Xiangyuan Lan

Year of Award


Degree Type


Degree Name

Doctor of Philosophy (PhD)


Department of Computer Science.

Principal Supervisor

Yuen, Pong Chi


Computer vision;Machine learning




As an important and active research topic in computer vision community, visual tracking is a key component in many applications ranging from video surveillance and robotics to human computer. In this thesis, we propose new appearance models based on multiple visual cues and address several research issues in feature learning and fusion for visual tracking. Feature extraction and feature fusion are two key modules to construct the appearance model for the tracked target with multiple visual cues. Feature extraction aims to extract informative features for visual representation of the tracked target, and many kinds of hand-crafted feature descriptors which capture different types of visual information have been developed. However, since large appearance variations, e.g. occlusion, illumination may occur during tracking, the target samples may be contaminated/corrupted. As such, the extracted raw features may not be able to capture the intrinsic properties of the target appearance. Besides, without explicitly imposing the discriminability, the extracted features may potentially suffer background distraction problem. To extract uncontaminated discriminative features from multiple visual cues, this thesis proposes a novel robust joint discriminative feature learning framework which is capable of 1) simultaneously and optimally removing corrupted features and learning reliable classifiers, and 2) exploiting the consistent and feature-specific discriminative information of multiple feature. In this way, the features and classifiers learned from potentially corrupted tracking samples can be better utilized for target representation and foreground/background discrimination. As shown by the Data Processing Inequality, information fusion in feature level contains more information than that in classifier level. In addition, not all visual cues/features are reliable, and thereby combining all the features may not achieve a better tracking performance. As such, it is more reasonable to dynamically select and fuse multiple visual cues for visual tracking. Based on aforementioned considerations, this thesis proposes a novel joint sparse representation model in which feature selection, fusion, and representation are performed optimally in a unified framework. By taking advantages of sparse representation, unreliable features are detected and removed while reliable features are fused on feature level for target representation. In order to capture the non-linear similarity of features, the model is further extended to perform feature fusion in kernel space. Experimental results demonstrate the effectiveness of the proposed model. Since different visual cues extracted from the same object should share some commonalities in their representations and each feature should also have some diversities to reflect its complementarity in appearance modeling, another important problem in feature fusion is how to learn the commonality and diversity in the fused representations of multiple visual cues to enhance the tracking accuracy. Different from existing multi-cue sparse trackers which only consider the commonalities among the sparsity patterns of multiple visual cues, this thesis proposes a novel multiple sparse representation model for multi-cue visual tracking which jointly exploits the underlying commonalities and diversities of different visual cues by decomposing multiple sparsity patterns. Moreover, this thesis introduces a novel online multiple metric learning to efficiently and adaptively incorporate the appearance proximity constraint, which ensures that the learned commonalities of multiple visual cues are more representative. Experimental results on tracking benchmark videos and other challenging videos show that the proposed tracker achieves better performance than the existing sparsity-based trackers and other state-of-the-art trackers.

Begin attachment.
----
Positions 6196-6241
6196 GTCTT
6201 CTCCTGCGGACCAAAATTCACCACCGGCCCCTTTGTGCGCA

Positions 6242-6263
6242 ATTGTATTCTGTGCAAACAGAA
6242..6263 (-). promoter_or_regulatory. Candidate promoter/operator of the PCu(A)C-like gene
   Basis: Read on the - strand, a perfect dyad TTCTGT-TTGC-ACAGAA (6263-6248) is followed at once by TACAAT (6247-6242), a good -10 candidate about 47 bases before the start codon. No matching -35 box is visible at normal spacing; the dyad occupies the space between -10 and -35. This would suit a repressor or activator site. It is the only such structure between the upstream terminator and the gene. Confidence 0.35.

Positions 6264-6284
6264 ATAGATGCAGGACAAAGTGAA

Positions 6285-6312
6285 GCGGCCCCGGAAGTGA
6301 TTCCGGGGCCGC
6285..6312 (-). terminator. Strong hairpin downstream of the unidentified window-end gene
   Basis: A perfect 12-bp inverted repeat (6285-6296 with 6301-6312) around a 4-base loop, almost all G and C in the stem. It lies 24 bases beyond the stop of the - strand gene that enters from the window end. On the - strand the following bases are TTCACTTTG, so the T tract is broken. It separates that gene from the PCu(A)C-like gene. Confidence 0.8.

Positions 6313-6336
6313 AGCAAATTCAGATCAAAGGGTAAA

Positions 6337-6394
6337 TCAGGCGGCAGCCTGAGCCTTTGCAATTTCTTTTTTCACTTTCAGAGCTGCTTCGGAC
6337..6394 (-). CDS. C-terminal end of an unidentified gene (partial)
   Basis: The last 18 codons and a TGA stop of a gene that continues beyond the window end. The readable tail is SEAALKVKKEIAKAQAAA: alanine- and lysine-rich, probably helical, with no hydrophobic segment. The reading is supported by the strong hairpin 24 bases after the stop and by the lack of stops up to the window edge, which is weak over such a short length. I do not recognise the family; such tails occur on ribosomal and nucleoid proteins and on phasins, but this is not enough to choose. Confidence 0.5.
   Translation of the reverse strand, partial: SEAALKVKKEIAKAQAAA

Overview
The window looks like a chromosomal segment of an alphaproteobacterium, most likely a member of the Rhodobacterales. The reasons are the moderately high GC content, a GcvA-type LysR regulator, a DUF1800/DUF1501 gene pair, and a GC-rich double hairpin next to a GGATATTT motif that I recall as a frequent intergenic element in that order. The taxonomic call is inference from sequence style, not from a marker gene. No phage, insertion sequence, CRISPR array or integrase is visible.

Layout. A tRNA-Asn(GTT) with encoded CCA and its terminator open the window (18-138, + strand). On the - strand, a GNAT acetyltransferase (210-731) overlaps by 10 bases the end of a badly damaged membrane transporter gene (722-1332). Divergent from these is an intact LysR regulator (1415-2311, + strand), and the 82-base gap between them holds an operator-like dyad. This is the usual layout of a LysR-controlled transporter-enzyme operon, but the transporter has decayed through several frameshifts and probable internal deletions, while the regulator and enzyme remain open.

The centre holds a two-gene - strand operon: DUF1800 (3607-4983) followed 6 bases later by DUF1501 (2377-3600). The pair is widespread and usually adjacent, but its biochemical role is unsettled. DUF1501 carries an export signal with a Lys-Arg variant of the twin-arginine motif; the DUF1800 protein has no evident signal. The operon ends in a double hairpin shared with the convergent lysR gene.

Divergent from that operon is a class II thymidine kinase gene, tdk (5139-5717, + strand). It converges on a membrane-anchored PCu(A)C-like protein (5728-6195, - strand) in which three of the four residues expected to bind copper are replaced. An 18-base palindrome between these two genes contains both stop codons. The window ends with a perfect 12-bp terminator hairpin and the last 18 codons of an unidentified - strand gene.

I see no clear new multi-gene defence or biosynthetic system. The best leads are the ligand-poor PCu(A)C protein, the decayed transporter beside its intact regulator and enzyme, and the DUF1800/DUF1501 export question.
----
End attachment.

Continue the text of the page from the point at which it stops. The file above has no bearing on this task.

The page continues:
Principal supervisor: Professor Yuen Pong Chi.;Thesis submitted to the Department of Computer Science.;Thesis (Ph.D.)--Hong Kong Baptist University, 2016.;


Includes bibliographical references (pages 103-119)

Available for download on Tuesday, February 27, 2018

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